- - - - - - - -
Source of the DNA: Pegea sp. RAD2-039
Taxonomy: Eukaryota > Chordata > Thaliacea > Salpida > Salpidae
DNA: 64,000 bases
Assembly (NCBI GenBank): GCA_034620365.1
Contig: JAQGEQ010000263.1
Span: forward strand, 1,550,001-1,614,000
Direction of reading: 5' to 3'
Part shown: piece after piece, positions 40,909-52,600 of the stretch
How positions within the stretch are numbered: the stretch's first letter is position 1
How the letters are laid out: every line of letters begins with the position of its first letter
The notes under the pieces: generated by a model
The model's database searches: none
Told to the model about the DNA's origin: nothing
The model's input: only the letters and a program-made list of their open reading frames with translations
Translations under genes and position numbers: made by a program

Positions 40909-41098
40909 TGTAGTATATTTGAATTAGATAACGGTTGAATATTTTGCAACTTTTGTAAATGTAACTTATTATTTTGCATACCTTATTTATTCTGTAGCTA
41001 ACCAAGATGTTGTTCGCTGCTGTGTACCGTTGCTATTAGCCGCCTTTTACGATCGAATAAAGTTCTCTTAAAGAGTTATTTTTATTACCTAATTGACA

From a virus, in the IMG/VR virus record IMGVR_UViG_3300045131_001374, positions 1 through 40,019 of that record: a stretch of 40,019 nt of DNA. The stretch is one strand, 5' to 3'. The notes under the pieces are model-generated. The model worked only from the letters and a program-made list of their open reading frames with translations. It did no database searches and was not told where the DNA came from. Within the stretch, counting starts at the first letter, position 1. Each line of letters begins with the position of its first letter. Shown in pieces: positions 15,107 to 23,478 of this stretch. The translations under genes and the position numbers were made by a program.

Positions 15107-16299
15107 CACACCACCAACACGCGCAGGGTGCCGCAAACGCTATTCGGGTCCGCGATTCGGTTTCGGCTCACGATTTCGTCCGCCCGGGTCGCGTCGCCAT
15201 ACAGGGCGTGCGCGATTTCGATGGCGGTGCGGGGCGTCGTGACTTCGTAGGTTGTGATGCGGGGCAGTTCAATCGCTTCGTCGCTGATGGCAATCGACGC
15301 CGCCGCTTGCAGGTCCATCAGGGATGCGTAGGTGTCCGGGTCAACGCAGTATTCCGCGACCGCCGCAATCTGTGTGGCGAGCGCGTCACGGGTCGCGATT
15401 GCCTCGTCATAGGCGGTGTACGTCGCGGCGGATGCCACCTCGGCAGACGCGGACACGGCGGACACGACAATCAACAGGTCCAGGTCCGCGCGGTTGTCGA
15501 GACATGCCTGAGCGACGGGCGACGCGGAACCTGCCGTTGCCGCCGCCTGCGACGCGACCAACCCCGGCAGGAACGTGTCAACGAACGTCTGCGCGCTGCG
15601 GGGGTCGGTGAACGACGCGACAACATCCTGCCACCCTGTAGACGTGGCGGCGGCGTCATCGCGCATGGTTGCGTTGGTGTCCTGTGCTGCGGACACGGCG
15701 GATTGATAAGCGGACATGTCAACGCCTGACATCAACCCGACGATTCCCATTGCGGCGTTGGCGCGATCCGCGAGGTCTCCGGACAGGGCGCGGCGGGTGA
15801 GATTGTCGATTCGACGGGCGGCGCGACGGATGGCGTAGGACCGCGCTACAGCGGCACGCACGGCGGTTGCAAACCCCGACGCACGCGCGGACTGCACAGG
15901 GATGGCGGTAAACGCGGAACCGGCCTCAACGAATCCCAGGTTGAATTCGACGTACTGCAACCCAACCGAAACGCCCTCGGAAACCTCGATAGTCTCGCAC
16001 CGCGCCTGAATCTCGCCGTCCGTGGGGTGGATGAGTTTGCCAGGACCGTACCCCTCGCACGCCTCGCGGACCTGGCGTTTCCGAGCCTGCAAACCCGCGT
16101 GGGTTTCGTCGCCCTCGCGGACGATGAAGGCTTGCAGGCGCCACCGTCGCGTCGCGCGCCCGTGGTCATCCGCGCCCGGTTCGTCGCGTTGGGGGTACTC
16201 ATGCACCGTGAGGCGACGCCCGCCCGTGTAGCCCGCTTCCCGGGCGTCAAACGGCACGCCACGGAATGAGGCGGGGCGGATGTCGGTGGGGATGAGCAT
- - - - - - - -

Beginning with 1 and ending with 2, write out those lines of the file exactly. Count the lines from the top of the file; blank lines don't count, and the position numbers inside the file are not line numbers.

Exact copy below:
Source of the DNA: Pegea sp. RAD2-039
Taxonomy: Eukaryota > Chordata > Thaliacea > Salpida > Salpidae